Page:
It’s almost a given that, in today’s fast paced global business climate, you’re going to have to develop relationships across a wide range of cultures. That also means that some of us will have to step into the role of a mentor to someone from another place during our careers. This can be challenging, in some cultures the presence of a mentor in any way, can be perceived as an insult. In many areas the relationship between mentor and the mentee will be far more challenging than in a standard Western business environment.
Here are some tips to help you face these situations better prepared:
Develop Some Personal Cultural Awareness
That means taking some time out to examine your own culture. What values do you hold that might present a challenge in the relationship? It might be that you come from a culture in which “sharing” of feelings and feedback is the norm. Alternatively it might be that you’re not comfortable with “one-on-one” learning formats. What aspects of you as a mentor do you think might be misunderstood by someone from a different culture?
Try to Understand Your Mentee’s Culture
Spend a little time learning about their country and culture. Find out more about the people, their business environment, dominant religious culture (or lack of the same), familial ties, education, etc. The more you know – the better prepared you will be.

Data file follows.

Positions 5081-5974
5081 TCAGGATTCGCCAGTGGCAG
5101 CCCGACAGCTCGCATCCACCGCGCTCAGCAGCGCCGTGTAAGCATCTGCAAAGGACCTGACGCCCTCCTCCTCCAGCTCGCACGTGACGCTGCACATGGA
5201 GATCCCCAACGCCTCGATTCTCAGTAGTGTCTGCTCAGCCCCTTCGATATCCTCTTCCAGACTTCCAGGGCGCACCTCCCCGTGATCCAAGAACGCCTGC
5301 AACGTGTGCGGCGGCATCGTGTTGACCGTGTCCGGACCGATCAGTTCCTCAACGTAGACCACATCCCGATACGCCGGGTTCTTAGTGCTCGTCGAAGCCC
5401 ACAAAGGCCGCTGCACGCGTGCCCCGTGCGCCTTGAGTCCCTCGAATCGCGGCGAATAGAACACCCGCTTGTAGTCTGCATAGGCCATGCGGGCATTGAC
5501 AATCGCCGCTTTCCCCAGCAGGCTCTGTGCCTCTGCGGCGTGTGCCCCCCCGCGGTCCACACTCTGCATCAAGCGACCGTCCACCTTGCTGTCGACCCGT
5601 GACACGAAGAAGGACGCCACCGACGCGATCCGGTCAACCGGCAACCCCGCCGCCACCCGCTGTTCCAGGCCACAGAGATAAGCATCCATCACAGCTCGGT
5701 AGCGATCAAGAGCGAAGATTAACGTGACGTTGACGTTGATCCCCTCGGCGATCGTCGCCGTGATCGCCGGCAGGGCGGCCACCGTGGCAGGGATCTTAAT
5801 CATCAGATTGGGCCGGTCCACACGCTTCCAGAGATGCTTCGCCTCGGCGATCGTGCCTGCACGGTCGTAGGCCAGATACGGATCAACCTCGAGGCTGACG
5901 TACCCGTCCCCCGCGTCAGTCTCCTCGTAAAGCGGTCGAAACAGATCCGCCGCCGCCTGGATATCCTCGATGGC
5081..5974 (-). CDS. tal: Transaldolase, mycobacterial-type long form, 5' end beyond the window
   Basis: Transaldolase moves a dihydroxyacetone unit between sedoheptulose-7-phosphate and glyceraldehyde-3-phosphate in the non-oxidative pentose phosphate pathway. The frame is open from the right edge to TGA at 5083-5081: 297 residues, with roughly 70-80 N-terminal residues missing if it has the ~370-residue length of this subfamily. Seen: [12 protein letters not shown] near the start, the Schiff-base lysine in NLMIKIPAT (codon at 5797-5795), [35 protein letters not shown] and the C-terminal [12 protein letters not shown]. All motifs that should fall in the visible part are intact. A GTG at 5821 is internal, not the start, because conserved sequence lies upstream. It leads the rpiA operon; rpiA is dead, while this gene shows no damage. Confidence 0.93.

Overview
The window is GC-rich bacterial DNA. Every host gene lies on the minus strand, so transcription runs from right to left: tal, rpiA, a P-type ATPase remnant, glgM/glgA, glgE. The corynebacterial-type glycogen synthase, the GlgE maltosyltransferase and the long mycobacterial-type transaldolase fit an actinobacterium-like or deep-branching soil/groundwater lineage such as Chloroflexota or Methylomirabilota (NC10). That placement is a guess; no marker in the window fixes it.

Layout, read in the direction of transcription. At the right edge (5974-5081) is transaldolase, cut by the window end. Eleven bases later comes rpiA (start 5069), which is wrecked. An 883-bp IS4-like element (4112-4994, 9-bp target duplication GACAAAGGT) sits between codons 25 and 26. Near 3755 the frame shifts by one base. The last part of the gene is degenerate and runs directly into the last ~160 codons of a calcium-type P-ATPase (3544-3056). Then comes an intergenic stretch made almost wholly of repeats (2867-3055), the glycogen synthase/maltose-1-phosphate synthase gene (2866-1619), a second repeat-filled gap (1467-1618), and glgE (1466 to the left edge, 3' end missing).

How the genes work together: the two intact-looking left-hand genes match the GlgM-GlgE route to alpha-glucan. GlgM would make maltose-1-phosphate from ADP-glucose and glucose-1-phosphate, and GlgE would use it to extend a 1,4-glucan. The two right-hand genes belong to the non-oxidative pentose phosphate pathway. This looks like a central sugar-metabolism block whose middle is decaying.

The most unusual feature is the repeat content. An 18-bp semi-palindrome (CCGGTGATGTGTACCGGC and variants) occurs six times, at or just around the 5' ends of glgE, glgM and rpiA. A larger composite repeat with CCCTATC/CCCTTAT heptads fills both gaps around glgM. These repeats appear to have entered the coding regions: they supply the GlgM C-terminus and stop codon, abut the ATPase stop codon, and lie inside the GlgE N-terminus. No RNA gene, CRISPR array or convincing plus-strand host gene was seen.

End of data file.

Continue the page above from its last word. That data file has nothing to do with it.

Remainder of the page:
Think About Your Communication Patterns
It’s important to focus on communicating in a non-threatening way to build understanding. You’ll want to pay attention to language – don’t forget that idiom and specific local examples don’t always translate well, even for the most experience ESL speaker. Try and spend some time focusing on more universal examples, and don’t be afraid to elaborate when describing a situation. Rephrase content and use open-ended questions to gauge understanding. If you’re worried that there may be a cultural misunderstanding – don’t be afraid to address that directly in discussion.
Spend a Little More Time Understanding Your Mentee’s Culture
There are many places on earth where people don’t express themselves verbally. In “face” cultures for example, people are generally loathe to criticize behaviour or express negative feelings. You want to try and avoid personal or probing questions and watch out for non-verbal cues. Of course it can be difficult for a remote mentor to catch these on a telephone call, so it’s important to try and get some face time in to a mentoring relationship even if it’s only over Skype.
Try and avoid direct “Yes/No” response questions when you’re checking the understanding of your mentee. This can leave them feeling trapped and unable to supply any answer except the one you want to hear. Try and avoid direct criticism too – it’s much better to enable the mentee to address their own concerns, rather than force a viewpoint on them.
Mentoring across cultures is an amazing experience. It gives you the chance to learn a lot about another culture. Successful relationships are all about common ground and understanding, hopefully these tips will give you a head start in achieving just that.